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Mount Arrowsmith:
The Judges Route

by Lindsay Elms

Over the last thirty plus years one of the most popular climbing routes on Mount Arrowsmith is the Judges Route on the mountains western aspect. Of all the routes on the mountain this is the shortest and most direct route to the main summit. The trail has seen thousands of people of all ages climb the mountain in many different conditions and although there have been minor route changes due to erosion on the lower section through the trees the upper section of the route hasn't changed. Most people park at the little pull-out on the Pass Main opposite the P 32 logging road and then hike from there, however, a few have driven the rough road to the trailhead saving a twenty minute walk on the old logging road. Times to the summit have ranged from under one and a half hours to, on an average, four to six hours. It is one of the few trails on the island that have had climbers wondering were the name for the route originated, as many are descriptive or are named after the valley they follow or mountain they ascend. On a lucky day it is still possible to meet the person on the mountain who the trail honours as he regularly climbs the Judges Route. Here is the story on the Judges Route.

In the fall of 1974 Nanaimo's mountaineer and lawyer, Ralph Hutchinson, was asked by the then Chief Justice of the Supreme Court of British Columbia if he would accept an appointment to the County Court in Prince George. Not a decision to be made lightly, Hutchinson asked for a week to consider the offer. At that time he practiced law in Nanaimo as a partner in the firm of Heath, Hutchinson, Taylor and Shabbits. Jim Taylor joined the firm in 1969 and Jim Shabbits in 1973. Hutchinson had introduced both of them to the pleasures of climbing prior to 1974 and both had climbed the Nose Route of Mount Arrowsmith. The offer to go to the Bench was tempting, but the firm had several major cases going through the Courts, and one was scheduled to be heard in the Supreme Court of Canada in 1975; Jim Taylor was Hutchinson's junior on that case; Hutchinson was the lead Counsel in the firm then and his departure from the firm would have stopped the many plans they had for expansion which included building a new office.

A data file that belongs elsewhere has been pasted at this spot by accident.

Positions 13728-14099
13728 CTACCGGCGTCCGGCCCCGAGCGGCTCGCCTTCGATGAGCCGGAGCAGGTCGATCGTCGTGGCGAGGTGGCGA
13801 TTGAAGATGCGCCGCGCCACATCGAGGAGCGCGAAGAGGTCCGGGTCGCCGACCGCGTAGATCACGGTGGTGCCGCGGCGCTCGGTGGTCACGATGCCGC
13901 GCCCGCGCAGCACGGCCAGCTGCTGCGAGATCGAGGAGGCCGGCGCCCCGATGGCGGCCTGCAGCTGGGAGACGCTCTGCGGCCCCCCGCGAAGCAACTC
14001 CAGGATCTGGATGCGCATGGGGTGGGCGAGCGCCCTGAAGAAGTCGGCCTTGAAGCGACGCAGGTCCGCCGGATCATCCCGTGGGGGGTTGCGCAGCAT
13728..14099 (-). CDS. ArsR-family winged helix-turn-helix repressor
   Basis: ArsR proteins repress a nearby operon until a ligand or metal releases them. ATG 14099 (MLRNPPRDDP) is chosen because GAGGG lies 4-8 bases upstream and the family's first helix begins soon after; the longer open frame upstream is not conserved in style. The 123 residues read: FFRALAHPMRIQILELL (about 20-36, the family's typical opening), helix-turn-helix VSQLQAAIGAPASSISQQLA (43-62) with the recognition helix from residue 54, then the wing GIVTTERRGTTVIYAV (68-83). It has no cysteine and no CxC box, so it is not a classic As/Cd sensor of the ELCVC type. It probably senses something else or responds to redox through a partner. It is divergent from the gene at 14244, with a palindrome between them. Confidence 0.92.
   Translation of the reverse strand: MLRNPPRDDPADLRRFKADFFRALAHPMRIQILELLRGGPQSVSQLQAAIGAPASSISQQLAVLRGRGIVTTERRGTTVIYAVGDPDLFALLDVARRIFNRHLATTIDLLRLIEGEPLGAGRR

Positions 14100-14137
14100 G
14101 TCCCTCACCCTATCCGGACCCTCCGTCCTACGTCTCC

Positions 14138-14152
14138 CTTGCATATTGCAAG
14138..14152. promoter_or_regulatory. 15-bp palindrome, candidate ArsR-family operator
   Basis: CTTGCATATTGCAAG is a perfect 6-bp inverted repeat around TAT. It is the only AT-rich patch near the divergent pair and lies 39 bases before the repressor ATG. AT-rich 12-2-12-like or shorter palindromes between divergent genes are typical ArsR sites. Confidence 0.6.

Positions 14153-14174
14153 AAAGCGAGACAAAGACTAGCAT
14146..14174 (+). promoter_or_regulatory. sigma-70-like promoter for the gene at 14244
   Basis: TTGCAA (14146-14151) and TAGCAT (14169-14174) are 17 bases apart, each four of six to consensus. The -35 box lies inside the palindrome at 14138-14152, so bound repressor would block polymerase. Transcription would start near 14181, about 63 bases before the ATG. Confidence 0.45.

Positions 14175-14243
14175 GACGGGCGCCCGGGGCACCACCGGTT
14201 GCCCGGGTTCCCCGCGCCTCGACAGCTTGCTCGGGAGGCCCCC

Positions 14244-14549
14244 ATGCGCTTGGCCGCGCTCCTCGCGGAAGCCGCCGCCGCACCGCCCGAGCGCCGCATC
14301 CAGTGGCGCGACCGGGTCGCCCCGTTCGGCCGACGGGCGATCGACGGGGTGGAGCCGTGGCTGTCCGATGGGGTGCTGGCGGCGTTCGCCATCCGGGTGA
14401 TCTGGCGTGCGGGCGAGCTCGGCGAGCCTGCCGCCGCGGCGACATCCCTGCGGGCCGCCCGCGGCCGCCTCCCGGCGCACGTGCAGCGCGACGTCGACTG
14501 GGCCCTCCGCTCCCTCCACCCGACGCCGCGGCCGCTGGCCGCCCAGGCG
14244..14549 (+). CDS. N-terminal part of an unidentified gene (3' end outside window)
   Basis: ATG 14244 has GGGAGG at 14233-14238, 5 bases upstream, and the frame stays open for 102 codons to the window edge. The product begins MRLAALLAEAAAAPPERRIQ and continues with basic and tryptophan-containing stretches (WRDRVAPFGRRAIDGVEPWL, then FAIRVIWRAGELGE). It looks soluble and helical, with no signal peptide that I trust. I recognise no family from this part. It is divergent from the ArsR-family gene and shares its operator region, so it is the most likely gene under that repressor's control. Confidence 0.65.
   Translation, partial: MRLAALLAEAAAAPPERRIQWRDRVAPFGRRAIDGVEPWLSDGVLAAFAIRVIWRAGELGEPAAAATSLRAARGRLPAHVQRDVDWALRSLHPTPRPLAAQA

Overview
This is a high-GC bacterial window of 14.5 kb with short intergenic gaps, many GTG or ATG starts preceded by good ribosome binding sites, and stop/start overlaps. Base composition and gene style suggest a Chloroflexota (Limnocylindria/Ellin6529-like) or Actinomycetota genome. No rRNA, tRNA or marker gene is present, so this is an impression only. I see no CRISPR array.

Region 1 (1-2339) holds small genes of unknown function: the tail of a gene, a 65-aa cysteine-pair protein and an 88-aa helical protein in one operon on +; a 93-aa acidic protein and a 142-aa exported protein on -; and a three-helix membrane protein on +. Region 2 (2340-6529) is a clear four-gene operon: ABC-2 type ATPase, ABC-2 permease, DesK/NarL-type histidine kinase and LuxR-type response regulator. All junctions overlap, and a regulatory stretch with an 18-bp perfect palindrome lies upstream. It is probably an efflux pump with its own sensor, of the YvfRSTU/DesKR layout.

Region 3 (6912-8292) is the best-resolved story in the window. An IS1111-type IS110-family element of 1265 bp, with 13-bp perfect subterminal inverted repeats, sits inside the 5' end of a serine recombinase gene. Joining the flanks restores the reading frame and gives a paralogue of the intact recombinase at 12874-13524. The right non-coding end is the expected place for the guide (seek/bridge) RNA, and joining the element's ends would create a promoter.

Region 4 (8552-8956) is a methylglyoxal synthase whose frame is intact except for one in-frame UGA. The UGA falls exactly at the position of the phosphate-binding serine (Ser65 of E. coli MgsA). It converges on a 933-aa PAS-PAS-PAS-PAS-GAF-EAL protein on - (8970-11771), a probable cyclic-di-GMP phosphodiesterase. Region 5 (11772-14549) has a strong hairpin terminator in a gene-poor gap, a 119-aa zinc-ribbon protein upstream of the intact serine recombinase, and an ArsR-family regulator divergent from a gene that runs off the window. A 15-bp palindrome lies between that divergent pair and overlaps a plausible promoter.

On the weekend following the offer Hutchinson decided to prospect the route on the west side of Mount Arrowsmith that his friend Bob Tustin had suggested. To discuss the ramifications of the offer he suggested to Taylor and Shabbits that they come along on the climb. Hutchinson had already discussed the proposal with his wife who was unenthusiastic at the prospect of leaving their home in Nanaimo though she said she would accept the decision if he thought it was for the best.

They found the route straight-forward and enjoyable. Every year thereafter Hutchinson used to take the firms articled student up that route as a term of his or her employment. They would also take those members of their staff and their families who wished to come along, usually totaling ten to fifteen people including children. They always called it the Judges Route, despite the fact that the decision to go to the Bench then had been negative.

In 1980 Hutchinson finally accepted an appointment to the County Court in Prince Rupert. After stints there and in Vancouver he came back to Nanaimo in 1987 and remained on the County Court until merger with the Supreme Court in 1991. Ralph Hutchinson retired in July 2002. Jim Shabbits was appointed to the now merged Bench in 1992 and Jim Taylor was appointed to the same Bench in 1995. Kathy Downs, who had been his articled student in 1978, had to climb Mount Arrowsmith via the Judges Route before being called to the Bar was also appointed to the Bench in 1995.









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